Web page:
Friday, October 16, 2009

Roasted Red Pepper Soup (FPF)

This roasted red pepper soup is one you'll want to make when you either have an abundance of red peppers in your own garden or when you are friends with someone who has an abundance of them in their own garden. My red pepper plant didn't produce worth a darn this year so I relied on a friend's bounty to make this creamy soup.

The last time I bought a red pepper at the grocery store the clerk didn't know the code to punch in and as she was looking it up, I said "Just charge me for prime rib, because I think it'll come pretty close to being the right amount." She laughed as I mentally kicked myself for even thinking of paying $2.00 for one red pepper. But darn it, I just love them!

Because it's Food Processor Friday, we're making this soup with the help of a food processor. Pull yours out and let's get started.

Creamy Roasted Red Pepper Soup

2 medium leeks, trimmed, cleaned*
1 medium carrot
1 stalk celery
1 pound potatoes, peeled
2 Tbsp olive oil
6 cups chicken broth
4 roasted red bell peppers
2 cloves garlic, peeled, smashed
salt and pepper
1/2 cup fat free half & half
1/4 tsp (or to taste) Tabasco
1 TBSP balsamic vinegar

*I think it works best to trim and slice leeks before washing them.

Insert slicing disc and slice leeks. Remove them from the work bowl to a bowl of cold water. Swish them around to remove dirt particles and drain on a clean towel. Rinse out food processor bowl.

Cut carrots and celery into pieces sized to fit feed tube. Slice carrots and celery.

Heat olive oil in large soup pot. Add processed leeks, carrots and celery. Season with salt and pepper and saute for 4-5 minutes while you're processing the potatoes.

Slice the potatoes.

Add the broth and the potato slices to the pot and bring to a boil. Reduce heat to medium and add the roasted peppers and garlic. Season with salt and pepper. Simmer for 30 minutes, or until potatoes are tender. Remove soup from the heat.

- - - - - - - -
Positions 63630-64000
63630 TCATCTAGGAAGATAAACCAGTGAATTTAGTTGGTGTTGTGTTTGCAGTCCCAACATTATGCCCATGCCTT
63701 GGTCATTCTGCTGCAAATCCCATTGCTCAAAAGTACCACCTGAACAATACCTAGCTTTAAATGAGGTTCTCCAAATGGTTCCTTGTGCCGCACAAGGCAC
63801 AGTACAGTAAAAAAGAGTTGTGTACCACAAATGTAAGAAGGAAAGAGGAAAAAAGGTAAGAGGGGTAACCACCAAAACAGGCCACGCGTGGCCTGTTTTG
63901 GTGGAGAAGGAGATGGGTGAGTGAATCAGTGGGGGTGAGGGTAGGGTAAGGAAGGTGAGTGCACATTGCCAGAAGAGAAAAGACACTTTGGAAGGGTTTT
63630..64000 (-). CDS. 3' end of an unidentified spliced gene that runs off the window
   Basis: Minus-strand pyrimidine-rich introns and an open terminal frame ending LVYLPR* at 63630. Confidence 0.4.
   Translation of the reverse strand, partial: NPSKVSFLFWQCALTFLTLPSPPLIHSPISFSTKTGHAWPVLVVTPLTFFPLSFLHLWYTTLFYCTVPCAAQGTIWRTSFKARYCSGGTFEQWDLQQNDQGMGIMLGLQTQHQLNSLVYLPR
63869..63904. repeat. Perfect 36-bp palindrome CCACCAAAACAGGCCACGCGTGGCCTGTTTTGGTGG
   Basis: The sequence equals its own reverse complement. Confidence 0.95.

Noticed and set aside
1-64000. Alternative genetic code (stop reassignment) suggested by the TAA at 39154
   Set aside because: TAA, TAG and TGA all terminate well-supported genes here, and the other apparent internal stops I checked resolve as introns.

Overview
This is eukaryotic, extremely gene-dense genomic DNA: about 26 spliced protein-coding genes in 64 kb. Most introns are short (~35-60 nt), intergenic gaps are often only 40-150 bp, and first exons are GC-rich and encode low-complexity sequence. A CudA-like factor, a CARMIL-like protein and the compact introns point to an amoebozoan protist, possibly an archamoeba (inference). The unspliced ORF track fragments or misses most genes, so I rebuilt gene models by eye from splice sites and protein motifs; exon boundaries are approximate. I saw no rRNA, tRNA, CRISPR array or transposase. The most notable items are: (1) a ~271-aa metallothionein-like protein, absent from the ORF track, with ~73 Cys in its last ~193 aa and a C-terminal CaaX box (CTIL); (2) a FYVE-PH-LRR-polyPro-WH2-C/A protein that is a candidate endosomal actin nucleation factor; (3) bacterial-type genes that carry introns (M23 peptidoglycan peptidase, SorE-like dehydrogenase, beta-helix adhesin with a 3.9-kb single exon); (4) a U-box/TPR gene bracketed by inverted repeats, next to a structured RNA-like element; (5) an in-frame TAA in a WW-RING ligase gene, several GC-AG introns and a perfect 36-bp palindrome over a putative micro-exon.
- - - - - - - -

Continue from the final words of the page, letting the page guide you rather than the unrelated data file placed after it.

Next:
Strain soup, reserving the liquid. Rinse out food processor bowl and insert metal blade. Place the cooked vegetables and about one cup of the reserved liquid into the processor bowl and pulse continuously to puree the vegetables until they are smooth, scraping the work bowl occasionally.

Stir the pureed vegetables into the reserved liquid in the soup pot. Bring to a simmer, reduce heat and stir in half & half, Tabasco, and balsamic vinegar.


Moogie said...

Hey girl, the soup looks warm and cheery for an autumn day. Great job.

Have you heard from Lady P? I can't believe she went off someplace, probably Vegas, and didn't take us.

lakegirl said...

Looks wonderful!!! I just love to make and eat soup this time of year.

I am so sad our farmers market is over for the year. Peppers were
.25 cents all summer long.

June said...

Yikes - peppers or prime rib. Mmm. I sure got a laugh outa' that one. This looks wonderful and a great way to start a special autumn dinner. By the way, avocados this week are 3 for a buck at Sprouts. Peppers are 2 for $1.00. Ya, I know the catch is ya' gotta live in Aridzona.

Lady P said...

great idea on how to clean leeks - the are always leaving crunchy grit in my food
any help on the roasting the red bell peppers (which I also routinely spend waaay too much money on)? humor me - i am still a newbie at the roasting food thing

finally - no, no vegas for me (elvis chapel was fully booked) but i do have a funny for you

Rosemary & Garlic said...

Mags, your soup looks delicious. I love leeks.

Mags said...

Moogie: Just heard from Lady P (see her comment below) And she'd have been sorry if she'd flitted off to Vegas without us, for sure!

lakegirl: I know, I hate it when the local fresh produce is finished for the year.

June: I'm so envious of your ability to get these produce items so cheaply. I need to move!

Lady P: I checked out that recipe and I thought the same thing you did when initially reading the list of ingredients. ONE CUP of Tequilla for a cake..OMG! Then it became very clear as the recipe went on....LOL! Thanks for sharing that.

Rosemary: Thanks! It was delish.

stephchows said...

I totally agree that this soup is for people who have their own plant... those things are so freakin $$$!

Lady P said...

yeash - it was funny, now about roasting those peppers Mags
how are you doing that?

Mags said...

Steph: I should probably just used the jarred kind since they're so much less expensive, but I just really like the fresh ones.

Lady P: Ooops, sorry about that! I usually just cut them in half and remove the seeds. Rub them with a little olive oil and place them cut side down on a baking sheet. Broil them under the boiler until the skins are blackened and charred. Then toss them in a ziploc bag and seal. Let them steam in there for 15 minutes or so. Then remove and peel off the skin. That's it!

Heidi said...

To avoid the artificial stuff and sugar of the fat free half & half, I use a can of fat free evaporated milk for the same creamy effect in soups.

Mags said...

Heidi: Great idea! Thanks for commenting.